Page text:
Fire Harm Cleanup
byon 06-28-2012 at 08:20 PM (314 Views)
"You have had a fire. The fire department has come, put the fire out and all you see is 1 massive mess. Upon closer investigation questions come.
I. What strategy do we use to remove the soot and charcoal to evaluate the harm?
- High pressure water blasting leaves behind water in electrical elements, equipment and insulation, if not correctly removed will trigger unwanted corrosion and rot, growing cleanup, harm and extended term upkeep costs.
- Soda blasting leaves water and soda behind, which calls for extra cleanup, rising cleanup, damage and long term maintenance costs.
- Sand blasting leaves abrasive blast media behind, which if not cleaned up effectively continues to cause damage in electrical components, gears and bearings. It continues to fall from horizontal surfaces, cracks and beams years right after the job is completed, increasing cleanup, damage and extended term
- Dry ice blasting is the ultimate surface cleaning process, it leaves no secondary waste stream behind. The only cleanup immediately after the dry ice blasting job is completed is the removal of the debris triggered by the fire.
II. How do we remove the soot, charcoal and smoke film from masonry and steel surfaces?
- Again this is an outstanding application for dry ice blasting. Watch the movie clips on our web site to see how dry ice blasting cleans soot, smoke and charcoal from different types of surfaces.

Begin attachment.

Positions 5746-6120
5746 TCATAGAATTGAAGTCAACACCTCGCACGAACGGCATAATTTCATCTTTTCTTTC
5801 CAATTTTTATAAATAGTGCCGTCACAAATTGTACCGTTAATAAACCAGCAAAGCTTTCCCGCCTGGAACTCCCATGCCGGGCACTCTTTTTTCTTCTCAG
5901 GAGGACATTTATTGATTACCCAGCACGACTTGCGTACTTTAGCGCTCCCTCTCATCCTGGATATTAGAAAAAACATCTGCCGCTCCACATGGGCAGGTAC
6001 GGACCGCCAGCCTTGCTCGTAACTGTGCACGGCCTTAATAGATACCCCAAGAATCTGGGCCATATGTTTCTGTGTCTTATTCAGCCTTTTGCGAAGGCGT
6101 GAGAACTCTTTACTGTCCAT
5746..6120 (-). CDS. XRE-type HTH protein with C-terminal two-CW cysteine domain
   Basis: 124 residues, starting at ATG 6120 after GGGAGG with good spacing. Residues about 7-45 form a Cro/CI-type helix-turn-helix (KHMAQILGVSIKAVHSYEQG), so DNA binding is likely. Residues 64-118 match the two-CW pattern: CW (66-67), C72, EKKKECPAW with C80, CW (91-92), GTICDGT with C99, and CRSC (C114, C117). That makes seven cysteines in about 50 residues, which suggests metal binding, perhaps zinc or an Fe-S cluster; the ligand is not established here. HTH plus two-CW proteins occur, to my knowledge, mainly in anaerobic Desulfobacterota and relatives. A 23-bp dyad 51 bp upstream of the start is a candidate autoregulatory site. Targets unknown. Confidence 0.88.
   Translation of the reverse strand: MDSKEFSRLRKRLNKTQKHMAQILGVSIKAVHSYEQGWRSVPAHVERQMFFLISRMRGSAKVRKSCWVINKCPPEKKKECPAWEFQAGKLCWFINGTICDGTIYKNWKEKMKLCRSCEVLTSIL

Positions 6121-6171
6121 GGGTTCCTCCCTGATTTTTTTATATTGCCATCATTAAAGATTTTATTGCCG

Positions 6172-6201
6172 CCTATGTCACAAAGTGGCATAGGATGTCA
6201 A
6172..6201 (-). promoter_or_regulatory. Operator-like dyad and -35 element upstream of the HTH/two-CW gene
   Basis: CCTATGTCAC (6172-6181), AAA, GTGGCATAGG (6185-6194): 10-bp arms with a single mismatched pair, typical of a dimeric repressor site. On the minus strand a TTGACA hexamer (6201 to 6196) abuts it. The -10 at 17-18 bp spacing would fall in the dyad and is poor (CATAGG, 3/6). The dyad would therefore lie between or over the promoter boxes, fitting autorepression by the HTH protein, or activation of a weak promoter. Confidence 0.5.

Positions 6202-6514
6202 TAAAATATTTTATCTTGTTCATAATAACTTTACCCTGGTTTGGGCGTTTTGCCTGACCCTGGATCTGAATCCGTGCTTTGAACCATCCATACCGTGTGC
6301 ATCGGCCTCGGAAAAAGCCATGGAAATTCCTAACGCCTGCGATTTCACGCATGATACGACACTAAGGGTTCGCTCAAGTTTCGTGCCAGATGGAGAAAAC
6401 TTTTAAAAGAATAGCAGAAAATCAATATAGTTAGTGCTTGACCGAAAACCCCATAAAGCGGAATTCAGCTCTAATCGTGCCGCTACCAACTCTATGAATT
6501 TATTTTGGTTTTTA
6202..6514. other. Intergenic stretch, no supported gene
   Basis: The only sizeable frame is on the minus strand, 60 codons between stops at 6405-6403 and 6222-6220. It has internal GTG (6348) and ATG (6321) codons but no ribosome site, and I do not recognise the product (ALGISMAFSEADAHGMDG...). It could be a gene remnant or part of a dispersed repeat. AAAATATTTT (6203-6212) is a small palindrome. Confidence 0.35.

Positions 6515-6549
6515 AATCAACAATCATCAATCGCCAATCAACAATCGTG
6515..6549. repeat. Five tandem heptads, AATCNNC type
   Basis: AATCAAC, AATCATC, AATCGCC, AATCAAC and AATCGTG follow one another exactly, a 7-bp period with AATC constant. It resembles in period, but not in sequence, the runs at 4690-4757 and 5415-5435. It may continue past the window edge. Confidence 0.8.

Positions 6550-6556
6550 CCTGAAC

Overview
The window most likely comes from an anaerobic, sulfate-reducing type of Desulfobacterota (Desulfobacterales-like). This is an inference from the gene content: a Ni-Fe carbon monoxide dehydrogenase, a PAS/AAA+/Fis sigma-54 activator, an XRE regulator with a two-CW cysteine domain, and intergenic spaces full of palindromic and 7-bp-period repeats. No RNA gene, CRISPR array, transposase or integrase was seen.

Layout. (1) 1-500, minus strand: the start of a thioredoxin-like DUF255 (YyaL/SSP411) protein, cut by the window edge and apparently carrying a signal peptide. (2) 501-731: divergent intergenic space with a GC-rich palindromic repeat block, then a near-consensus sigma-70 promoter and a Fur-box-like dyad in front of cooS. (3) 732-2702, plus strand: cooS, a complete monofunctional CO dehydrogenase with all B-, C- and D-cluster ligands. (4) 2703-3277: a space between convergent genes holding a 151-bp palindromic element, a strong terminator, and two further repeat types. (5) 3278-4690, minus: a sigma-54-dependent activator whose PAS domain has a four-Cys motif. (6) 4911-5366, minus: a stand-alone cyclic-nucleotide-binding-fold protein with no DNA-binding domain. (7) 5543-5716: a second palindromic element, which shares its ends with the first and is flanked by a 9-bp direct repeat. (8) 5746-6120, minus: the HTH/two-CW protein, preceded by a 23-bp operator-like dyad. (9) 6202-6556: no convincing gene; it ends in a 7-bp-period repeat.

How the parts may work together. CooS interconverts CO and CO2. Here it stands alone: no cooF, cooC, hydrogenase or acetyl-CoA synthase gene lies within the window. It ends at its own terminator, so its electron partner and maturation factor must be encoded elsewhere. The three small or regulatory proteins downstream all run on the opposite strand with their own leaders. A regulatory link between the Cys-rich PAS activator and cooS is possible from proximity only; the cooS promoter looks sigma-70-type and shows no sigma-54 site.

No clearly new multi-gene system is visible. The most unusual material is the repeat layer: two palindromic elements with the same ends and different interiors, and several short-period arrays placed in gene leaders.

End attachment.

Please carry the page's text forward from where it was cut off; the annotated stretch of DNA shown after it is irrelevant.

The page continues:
III. Will we be able to remove that awful smoke smell?
- The removing of the smell is accomplished by removing the smell source and/or sealing the smell source to encapsulate it. Dry ice blasting removes the soot, charcoal and smoke film, which is the smell source, from accessible regions.
- During a fire air currents carry smoke and soot into cracks, openings and places not in close proximity to the fire itself, further cleaning and/or sealing of these places and inaccessible areas might be necessary.
IV. Can we achieve our cleanup with out adding hazards to our environment?
- Dry ice blasting is secure and environmentally friendly. Dry ice is pure CO2 in its solid state, it is in its gaseous state in the air around us. When we inhale our bodies use the oxygen and we exhale CO2. Green plants take CO2 from the air and give off oxygen.
- Dry ice blasting is non-toxic, non-conductive and there is no employee exposure to hazardous cleaning chemicals or solutions. Dry ice blasting meets the guidelines of the USDA, EPA, and the FDA. mold cleaning"